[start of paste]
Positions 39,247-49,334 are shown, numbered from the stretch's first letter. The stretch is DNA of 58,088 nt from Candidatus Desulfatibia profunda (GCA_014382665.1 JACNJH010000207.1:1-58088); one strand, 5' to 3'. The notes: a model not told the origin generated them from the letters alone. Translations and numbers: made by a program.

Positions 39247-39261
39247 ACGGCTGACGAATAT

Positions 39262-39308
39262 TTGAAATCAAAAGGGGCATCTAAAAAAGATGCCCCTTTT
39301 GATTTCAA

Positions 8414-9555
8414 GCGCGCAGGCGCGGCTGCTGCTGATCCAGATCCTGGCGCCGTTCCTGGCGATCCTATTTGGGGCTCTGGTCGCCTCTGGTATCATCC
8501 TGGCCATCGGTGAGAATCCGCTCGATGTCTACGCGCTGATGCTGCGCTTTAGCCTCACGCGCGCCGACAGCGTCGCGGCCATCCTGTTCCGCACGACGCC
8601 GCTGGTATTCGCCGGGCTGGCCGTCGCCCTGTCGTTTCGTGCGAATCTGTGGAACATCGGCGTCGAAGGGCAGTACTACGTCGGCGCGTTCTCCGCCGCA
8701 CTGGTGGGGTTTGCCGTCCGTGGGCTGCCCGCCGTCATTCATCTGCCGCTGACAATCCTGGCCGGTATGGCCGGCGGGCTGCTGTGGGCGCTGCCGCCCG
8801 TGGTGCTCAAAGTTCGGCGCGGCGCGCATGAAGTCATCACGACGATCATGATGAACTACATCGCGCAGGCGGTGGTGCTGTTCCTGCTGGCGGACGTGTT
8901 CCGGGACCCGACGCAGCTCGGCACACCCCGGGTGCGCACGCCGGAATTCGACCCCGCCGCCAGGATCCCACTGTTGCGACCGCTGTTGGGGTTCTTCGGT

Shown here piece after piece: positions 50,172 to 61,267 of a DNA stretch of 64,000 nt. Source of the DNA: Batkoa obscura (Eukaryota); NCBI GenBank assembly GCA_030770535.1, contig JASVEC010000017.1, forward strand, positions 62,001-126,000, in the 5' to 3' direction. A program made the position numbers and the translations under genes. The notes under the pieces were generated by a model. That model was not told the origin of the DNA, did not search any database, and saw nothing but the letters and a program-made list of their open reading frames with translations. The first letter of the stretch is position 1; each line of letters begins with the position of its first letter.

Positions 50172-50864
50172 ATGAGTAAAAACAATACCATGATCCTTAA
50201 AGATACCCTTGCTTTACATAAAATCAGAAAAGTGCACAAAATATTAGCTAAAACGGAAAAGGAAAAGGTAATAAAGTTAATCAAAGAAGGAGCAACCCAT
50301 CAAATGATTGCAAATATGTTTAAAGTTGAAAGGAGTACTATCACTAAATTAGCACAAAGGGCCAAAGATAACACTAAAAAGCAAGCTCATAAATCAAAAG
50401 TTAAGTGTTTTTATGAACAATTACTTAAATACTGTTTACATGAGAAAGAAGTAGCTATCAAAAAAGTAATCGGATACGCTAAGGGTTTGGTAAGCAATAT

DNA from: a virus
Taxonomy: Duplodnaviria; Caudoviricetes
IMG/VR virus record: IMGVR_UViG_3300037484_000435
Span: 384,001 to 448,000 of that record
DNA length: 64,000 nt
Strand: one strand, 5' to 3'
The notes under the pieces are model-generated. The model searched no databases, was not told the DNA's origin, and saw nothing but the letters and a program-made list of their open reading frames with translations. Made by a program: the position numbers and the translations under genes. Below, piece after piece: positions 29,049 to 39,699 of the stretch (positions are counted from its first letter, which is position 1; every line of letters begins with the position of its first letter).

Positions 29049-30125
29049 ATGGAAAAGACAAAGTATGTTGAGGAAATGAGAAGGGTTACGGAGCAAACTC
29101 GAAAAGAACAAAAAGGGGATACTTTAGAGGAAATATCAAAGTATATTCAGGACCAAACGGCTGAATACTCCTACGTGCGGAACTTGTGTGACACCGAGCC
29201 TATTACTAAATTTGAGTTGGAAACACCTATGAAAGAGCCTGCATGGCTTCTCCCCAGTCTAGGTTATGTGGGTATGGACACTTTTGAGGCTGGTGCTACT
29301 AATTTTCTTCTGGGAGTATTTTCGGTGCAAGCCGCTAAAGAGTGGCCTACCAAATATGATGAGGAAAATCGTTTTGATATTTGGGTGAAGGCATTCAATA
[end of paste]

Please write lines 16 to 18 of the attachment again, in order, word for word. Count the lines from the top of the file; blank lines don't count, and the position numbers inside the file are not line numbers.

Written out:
50172 ATGAGTAAAAACAATACCATGATCCTTAA
50201 AGATACCCTTGCTTTACATAAAATCAGAAAAGTGCACAAAATATTAGCTAAAACGGAAAAGGAAAAGGTAATAAAGTTAATCAAAGAAGGAGCAACCCAT
50301 CAAATGATTGCAAATATGTTTAAAGTTGAAAGGAGTACTATCACTAAATTAGCACAAAGGGCCAAAGATAACACTAAAAAGCAAGCTCATAAATCAAAAG